- For other uses, see Lion (disambiguation).
The Lion (Panthera leo) is a mammal of the family Felidae. The male lion, easily recognized by his mane, may weigh up to 250 kg (550 lb). Females are much smaller, weighing up to 180 kg (400 lb). In the wild lions live for around 10–14 years, whilst in captivity they can live over 20. Lions are carnivores who live in family groups, called prides, consisting of related females, their cubs of both sexes, and an unrelated male who mates with the adult females. The females do the hunting for the pride while the males are largely occupied with maintaining the borders of their territory. Males are expelled from the pride when they reach maturity. When or if a male takes over a pride and ousts the previous lead male, the conqueror may kill any cubs left in the pride that are not his.
Despite being popularly known as the "king of the jungle", the lion is an animal of the open plains, and can be found throughout Africa. It is nevertheless a threatened species with significant populations being limited to national parks in Tanzania and South Africa.
The last remnant of the Asiatic lion (subspecies Panthera leo persica), which in historical times ranged from Greece to India through Persia, lives in the Gir Forest of northwestern India. About 300 lions live in a 1412 kmē (about 550 square miles) sanctuary in the state of Gujarat.
Lions had become extinct in Greece, their last European outpost, by 100 AD, but they survived in considerable numbers in the Middle East and North Africa until the early 20th century. The lions that used to live in North Africa, called Barbary lions, tended to be larger than the sub-Saharan ones, and the males had more extensive manes. They are thought to have been a subspecies of lion, although this has not been confirmed.
Lions are recurring symbols in the coat of arms of royalty and chivalry. Lions appear in the art of China, even though lions have never lived in China. No animal has been given more attention in art and literature. C.A.W. Guggisberg, in his book Simba, says the lion is referred to 130 times in the Bible. The lion can be found in stone age cave paintings.
Although they are not often heard of because they are rare, white lions do exist, in Timbavati, South Africa. There is a recessive gene in white lions that gives them their unusual color (also causing white tigers, many white tigers with this gene are bred for zoos and animal shows). White Lions have a disadvantage when it comes to hunting since their white color gives away their hiding place when hunting.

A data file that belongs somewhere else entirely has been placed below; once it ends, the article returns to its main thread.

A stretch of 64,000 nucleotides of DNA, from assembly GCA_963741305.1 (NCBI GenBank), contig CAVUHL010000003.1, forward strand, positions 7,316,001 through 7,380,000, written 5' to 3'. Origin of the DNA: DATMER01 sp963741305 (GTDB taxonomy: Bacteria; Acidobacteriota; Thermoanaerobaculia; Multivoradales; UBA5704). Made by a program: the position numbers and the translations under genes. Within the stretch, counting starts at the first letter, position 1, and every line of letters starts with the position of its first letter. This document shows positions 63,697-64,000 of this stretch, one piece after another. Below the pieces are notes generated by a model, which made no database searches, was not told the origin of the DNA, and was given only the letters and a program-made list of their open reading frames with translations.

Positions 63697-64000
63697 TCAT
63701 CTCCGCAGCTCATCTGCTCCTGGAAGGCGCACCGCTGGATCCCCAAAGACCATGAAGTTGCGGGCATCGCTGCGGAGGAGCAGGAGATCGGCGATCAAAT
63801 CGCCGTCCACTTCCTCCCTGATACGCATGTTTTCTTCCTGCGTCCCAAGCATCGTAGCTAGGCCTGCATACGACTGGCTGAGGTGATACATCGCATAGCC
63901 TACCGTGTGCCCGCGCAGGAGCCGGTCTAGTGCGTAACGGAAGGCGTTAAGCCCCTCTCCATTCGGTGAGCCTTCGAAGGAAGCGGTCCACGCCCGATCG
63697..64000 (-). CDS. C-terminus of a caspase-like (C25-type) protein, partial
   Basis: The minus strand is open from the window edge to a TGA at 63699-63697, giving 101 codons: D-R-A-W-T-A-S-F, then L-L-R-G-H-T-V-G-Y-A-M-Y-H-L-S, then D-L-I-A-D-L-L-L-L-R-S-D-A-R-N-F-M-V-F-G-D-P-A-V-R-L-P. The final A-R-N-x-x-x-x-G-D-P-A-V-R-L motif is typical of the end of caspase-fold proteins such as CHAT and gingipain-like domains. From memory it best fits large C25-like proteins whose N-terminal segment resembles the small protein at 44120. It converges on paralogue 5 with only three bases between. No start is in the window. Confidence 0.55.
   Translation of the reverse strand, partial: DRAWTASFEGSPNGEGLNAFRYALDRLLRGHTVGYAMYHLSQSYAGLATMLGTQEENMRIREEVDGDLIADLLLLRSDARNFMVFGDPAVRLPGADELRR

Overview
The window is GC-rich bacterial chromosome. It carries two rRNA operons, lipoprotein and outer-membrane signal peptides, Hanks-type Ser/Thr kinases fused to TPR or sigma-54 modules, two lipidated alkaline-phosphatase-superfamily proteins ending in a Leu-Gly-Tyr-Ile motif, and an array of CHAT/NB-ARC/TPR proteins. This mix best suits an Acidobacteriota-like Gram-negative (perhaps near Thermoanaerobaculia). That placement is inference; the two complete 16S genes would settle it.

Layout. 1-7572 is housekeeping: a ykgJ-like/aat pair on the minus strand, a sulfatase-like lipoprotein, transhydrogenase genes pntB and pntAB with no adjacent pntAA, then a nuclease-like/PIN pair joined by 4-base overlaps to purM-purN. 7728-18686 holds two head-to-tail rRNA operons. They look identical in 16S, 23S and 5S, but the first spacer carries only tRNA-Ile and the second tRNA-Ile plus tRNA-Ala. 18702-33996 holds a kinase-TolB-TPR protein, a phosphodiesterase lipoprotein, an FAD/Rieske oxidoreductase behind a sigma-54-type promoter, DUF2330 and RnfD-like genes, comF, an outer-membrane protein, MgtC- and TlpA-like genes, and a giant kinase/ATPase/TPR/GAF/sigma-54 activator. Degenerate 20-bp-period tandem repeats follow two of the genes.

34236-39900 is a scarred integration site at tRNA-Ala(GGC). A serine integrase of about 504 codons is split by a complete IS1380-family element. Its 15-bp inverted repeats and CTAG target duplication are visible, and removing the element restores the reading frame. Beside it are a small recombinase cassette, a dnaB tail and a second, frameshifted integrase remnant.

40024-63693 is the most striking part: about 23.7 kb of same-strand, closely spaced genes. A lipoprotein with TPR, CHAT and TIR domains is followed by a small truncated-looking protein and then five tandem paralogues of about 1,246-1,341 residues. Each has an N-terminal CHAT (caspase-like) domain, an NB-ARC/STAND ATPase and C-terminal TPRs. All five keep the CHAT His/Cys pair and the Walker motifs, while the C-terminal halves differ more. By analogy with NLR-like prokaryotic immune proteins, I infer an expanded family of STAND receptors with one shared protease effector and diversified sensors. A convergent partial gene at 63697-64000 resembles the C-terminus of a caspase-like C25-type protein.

Lions in the wild
Lions eat mammals that are smaller than their size. They are predators with a stealthy approach in order to capture food. Accordingly, prey animals will normally keep calm if they spot a lion at a safe distance as the lion will probably not have the stamina for a sustained chase. Some of their natural enemies are male lions who are seeking territory.
Baby or young lions are called cubs.
Attacks on humans
Two lions having sexual intercourse in the Maasai Mara, Kenya
While a hungry lion will probably attack a human that passes near, some (usually male) lions seem to seek out human prey. Some of the more publicized cases include the Tsavo Man-Eaters and the Mfuwe Man-Eater. In both cases the hunters who slew the lions wrote books about their exploits. In folklore, man-eating lions are sometimes considered demons.
The Mfuwe and Tsavo incidents did bear some similarities. The lions in both the incidents were all larger than normal, lacked manes and seemed to suffer from tooth decay. Some have speculated that they might belong to an unclassified species of lion, or they were sick and could not have easily caught prey.
See also: Tsavo maneaters
Cross-breeding with Tigers
Lions have also been known to breed with their close counterparts, tigers, while in captivity to create interesting mixes. These two new breeds are called Ligers and Tigons.
Asiatic Lioness Panthera leo persica
, name MOTI, born in Helsinki Zoo (Finland) October 1994, arrived Bristol Zoo (England) January 1996
The liger originates from mating a male lion and a female tiger. Because the growth inhibiting hormone present in the both the female lion and male tiger does not get passed down, these ligers do not stop growing. They will grow constantly through their lifespan until their bodies cannot sustain their size anymore, reaching up to half a tonne. Ligers share some qualities of both their parents (spots and stripes) however they enjoy swimming, a purely tiger activity. Most ligers are sterile, however a few births have been recorded.
The tigon is a cross between the female lion and the male tiger. Because both parents contain the growth inhibiting hormone, tigons are often very small, and can best be described as "house cat like" in appearance and size. Like ligers, most are sterile, and they all have both spots and stripes.
Lions in scuplture
Lions have been widely used in sculpture and statuary to provide a sense of majesty and awe, especially on public buildings. Lion statues include those around Nelson's column in Londons Trafalgar Square. Another group of large lion statues are the four lions guarding the entrance to the Britannia Bridge crossing of the Menai Strait, Wales.
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